There are of course risks involved for those using Peer-to-Peer lending platforms as the industry at the moment is not regulated, although this is due to change in April 2014.  Many of the platforms are building in safeguards for lenders.  The various platforms claim to carefully vet borrowers by carrying out credit searches etc.

Lenders should be wary that the interest rates quoted often do not factor in the average default rate and the various platforms have different levels of default.  The headline interest rate is therefore not the only thing to consider.  Investors/ lenders should also consider the form of security being put forward by borrowers.  The form of security will likely alter the rate of recovery.

One peer-to-peer platform has focused on property finance in the South West and is applying a “local touch” by drawing upon local knowledge of the property market and borrowers generally.  Folk2Folk was launched in February this year and has already introduced £4 million of secured loans (£11 million if you include loans in place at launch).  Folk2Folk introduce loans largely to the business community starting from £25,000 and up to £1million, at interest rates typically of 7-9%.  Loans are secured by a first mortgage on property, other than the borrower’s home.

Loans introduced to date have gone towards projects such as house building, commercial leisure facilities and property acquisitions, together with various renewable projects.  The largest loan to date is £1 million.

One of the key attractions of Folk2Folk is the speed in which it can process and deliver loans, completing the process within 7-10 days from application.

Folk2Folk has uncovered a significant lender appetite and has recently embarked on a marketing strategy to locate a higher number of borrowers to satisfy lender requirements.

It is certainly a fascinating time for peer-to-peer lending platforms, which are quickly finding themselves able to fill some of the Funding Gap.

It really is a return to basic principles of lending and borrowing and its simplicity is part of the reason for its success.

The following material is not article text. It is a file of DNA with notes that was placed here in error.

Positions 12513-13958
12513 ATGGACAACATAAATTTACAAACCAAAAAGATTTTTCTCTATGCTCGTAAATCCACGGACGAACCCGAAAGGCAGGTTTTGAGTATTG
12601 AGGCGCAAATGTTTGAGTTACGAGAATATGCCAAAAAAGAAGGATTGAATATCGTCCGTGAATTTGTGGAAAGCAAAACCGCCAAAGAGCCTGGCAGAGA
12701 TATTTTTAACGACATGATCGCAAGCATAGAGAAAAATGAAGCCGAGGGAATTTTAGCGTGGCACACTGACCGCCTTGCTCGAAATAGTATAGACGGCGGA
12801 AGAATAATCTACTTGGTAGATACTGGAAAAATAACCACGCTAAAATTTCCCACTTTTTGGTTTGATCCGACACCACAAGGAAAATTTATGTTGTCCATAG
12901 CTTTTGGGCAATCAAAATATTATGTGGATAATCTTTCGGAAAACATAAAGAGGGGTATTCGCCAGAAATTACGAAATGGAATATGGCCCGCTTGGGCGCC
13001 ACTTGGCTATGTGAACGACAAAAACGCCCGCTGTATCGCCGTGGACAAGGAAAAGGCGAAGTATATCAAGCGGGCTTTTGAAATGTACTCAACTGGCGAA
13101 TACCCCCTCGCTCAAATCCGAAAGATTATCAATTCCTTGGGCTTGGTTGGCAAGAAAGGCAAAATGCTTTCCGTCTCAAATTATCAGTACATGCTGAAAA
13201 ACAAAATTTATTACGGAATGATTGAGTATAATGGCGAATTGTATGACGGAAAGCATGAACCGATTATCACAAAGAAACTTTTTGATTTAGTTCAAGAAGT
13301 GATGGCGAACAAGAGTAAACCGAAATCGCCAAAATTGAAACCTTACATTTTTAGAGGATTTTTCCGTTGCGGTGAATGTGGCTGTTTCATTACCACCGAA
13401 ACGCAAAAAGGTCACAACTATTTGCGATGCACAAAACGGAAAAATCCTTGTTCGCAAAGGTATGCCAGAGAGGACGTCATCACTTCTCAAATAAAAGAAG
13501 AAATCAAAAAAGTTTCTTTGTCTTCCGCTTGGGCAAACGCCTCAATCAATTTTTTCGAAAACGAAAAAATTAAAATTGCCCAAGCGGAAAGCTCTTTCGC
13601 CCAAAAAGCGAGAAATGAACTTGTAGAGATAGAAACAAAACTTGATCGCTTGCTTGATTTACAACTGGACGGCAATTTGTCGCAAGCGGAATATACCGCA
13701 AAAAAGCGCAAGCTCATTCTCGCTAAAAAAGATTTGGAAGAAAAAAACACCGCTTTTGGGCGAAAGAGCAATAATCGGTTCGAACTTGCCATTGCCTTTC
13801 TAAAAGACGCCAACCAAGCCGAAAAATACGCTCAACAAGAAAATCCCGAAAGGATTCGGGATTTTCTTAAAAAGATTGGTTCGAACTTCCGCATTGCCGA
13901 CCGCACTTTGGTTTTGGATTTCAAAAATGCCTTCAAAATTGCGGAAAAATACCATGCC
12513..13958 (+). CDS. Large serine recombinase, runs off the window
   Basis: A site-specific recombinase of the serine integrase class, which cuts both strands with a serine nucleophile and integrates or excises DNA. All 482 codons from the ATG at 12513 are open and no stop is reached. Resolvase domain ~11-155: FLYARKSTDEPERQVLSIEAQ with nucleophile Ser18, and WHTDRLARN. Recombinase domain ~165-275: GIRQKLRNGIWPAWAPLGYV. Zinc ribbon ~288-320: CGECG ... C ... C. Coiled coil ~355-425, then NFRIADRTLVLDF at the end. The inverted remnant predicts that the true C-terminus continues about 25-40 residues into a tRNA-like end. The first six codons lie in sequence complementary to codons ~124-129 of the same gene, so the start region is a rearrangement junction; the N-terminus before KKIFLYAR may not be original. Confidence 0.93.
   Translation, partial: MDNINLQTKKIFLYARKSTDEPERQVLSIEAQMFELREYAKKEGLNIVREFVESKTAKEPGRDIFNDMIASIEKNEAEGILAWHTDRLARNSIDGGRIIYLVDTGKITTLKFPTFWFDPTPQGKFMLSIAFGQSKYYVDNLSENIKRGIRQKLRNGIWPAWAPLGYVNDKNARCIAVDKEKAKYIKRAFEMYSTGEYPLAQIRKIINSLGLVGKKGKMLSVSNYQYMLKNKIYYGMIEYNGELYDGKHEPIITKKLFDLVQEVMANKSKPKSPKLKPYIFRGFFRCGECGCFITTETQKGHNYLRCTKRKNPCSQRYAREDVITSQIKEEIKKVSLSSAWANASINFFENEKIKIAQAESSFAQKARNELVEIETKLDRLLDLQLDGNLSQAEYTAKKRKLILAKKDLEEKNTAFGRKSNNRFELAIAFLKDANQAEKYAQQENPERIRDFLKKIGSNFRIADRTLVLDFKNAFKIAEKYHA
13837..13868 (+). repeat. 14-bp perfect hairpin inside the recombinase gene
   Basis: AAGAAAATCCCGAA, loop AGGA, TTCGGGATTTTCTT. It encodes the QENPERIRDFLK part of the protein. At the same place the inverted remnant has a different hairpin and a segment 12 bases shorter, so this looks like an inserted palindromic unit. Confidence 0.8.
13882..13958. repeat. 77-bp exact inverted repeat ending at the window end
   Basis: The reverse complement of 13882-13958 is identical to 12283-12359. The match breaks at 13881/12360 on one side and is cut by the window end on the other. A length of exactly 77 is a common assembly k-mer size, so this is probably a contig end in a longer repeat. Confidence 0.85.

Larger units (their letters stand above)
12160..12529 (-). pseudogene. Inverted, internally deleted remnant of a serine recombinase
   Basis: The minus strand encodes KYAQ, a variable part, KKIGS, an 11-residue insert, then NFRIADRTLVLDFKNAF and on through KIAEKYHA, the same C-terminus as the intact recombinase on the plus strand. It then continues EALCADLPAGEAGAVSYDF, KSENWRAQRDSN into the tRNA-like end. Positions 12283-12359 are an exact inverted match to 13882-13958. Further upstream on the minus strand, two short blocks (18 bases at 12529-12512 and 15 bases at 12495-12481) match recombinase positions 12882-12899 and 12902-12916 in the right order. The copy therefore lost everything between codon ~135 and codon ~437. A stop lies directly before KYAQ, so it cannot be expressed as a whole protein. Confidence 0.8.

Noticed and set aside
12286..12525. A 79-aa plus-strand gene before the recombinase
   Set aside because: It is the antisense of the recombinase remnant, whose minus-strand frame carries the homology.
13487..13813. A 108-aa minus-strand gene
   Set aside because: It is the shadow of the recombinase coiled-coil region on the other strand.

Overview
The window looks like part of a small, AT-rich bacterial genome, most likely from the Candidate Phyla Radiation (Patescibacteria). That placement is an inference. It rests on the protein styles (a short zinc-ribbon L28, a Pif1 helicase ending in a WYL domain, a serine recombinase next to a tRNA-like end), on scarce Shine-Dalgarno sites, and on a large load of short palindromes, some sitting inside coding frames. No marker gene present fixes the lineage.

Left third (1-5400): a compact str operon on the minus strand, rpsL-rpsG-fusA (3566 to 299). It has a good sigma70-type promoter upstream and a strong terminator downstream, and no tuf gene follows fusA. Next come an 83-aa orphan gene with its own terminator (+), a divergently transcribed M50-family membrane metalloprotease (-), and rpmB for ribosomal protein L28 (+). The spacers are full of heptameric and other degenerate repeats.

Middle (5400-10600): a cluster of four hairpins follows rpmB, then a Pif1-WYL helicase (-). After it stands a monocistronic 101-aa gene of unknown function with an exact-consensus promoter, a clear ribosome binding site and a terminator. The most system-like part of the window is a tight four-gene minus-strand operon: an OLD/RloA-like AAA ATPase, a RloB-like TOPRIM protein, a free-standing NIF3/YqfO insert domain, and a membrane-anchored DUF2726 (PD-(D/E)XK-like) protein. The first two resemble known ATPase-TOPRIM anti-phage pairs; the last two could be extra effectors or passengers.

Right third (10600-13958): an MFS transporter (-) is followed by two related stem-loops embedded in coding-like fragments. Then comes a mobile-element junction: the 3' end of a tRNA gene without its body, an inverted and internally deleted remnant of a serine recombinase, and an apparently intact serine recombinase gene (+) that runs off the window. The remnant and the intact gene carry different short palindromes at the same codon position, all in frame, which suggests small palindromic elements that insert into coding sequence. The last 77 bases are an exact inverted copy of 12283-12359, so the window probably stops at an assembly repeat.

RateSetter P2P returns

June 27th, 2013
RateSetter

There was a comment made on the P2P money blog recently from one of RateSetter's lenders.  Alex Gower, RateSetter's Marketing Director, asked if he could respond to this comment, which we were more than happy to facilitate.

I wanted to respond to the poster who commented upon the returns he was getting from RateSetter and explain the principles of how returns are calculated. The simple answer is that calculating P2P returns can be complex and sadly is not a straightforward exercise. I will do my best to explain:

This simplest example I can give you is the RateSetter One Year Bond – the last matched rate today was 3%.

If you invested £2,000 in the 1 Year Bond at 3% today, you would receive at the end of the one year term £2,060. We pay this amount gross to lenders, and it is their responsibility to pay tax on this (at the same rate they would with a bank savings account).

Interest is calculated and accrues each and every day the money is on loan according to the base rate (which you can see in the contract). The interest compounds up to create the 3% at the end of the term -  this is calculated in a similar way as an AER from a bank.

Our Monthly Access account works in the same way, with a 30 day contract – lenders are paid all the capital and accrued interest after 30 days, and you choose to continue to lend or withdraw.